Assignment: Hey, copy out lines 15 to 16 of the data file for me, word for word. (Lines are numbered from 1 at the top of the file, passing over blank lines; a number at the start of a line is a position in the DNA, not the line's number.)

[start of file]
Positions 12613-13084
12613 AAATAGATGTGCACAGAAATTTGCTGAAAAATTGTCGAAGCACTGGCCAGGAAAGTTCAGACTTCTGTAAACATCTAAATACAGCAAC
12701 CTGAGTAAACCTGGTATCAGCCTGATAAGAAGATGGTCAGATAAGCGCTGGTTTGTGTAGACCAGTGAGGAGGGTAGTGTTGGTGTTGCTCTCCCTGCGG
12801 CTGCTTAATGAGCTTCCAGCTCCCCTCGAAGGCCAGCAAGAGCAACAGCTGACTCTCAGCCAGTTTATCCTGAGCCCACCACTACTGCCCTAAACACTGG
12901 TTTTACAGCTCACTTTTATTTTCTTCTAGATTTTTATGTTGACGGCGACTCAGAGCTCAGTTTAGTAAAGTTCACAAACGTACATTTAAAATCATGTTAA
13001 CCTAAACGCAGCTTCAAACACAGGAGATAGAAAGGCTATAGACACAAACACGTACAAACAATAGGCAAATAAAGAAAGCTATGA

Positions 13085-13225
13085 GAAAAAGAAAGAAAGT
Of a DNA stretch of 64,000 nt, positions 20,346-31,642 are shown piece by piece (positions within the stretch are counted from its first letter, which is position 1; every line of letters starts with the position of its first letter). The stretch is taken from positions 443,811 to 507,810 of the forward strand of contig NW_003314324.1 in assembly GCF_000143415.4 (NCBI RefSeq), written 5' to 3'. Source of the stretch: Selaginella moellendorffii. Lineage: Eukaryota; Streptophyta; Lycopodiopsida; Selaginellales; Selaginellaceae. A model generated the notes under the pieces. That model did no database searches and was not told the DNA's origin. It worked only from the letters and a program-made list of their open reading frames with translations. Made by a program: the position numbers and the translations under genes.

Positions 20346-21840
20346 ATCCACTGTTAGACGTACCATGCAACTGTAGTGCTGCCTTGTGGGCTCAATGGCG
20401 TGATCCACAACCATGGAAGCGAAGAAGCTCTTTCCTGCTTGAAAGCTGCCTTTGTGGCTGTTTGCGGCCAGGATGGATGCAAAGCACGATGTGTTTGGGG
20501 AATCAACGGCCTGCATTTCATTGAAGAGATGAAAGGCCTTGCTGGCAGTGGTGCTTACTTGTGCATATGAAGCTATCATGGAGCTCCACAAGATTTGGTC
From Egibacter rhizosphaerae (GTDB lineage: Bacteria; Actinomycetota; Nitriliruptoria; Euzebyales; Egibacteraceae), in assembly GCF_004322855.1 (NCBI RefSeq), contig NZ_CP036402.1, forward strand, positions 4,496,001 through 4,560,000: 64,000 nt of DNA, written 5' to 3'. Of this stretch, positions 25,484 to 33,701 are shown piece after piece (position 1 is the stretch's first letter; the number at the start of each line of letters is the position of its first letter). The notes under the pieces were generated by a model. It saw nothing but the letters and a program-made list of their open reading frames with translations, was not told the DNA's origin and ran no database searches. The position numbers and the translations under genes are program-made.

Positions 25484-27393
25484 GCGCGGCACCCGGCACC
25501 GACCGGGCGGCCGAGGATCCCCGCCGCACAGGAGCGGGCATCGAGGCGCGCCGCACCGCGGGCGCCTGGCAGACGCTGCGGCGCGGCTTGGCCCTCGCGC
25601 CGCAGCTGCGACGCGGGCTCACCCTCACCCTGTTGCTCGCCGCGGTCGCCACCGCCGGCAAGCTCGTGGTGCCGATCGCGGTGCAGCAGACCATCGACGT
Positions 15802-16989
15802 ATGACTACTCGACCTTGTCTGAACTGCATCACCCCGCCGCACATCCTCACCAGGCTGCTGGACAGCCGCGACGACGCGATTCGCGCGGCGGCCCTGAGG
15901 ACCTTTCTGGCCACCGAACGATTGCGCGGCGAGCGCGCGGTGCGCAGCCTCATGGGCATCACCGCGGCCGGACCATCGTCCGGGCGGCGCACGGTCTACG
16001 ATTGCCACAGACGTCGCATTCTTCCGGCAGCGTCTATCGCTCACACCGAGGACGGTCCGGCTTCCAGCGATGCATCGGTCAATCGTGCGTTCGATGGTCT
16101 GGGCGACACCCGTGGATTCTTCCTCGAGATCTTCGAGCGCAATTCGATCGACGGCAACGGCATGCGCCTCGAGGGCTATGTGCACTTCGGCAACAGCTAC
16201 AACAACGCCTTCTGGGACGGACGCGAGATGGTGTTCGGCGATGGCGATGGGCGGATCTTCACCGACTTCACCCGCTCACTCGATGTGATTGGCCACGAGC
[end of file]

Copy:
Positions 25484-27393
25484 GCGCGGCACCCGGCACC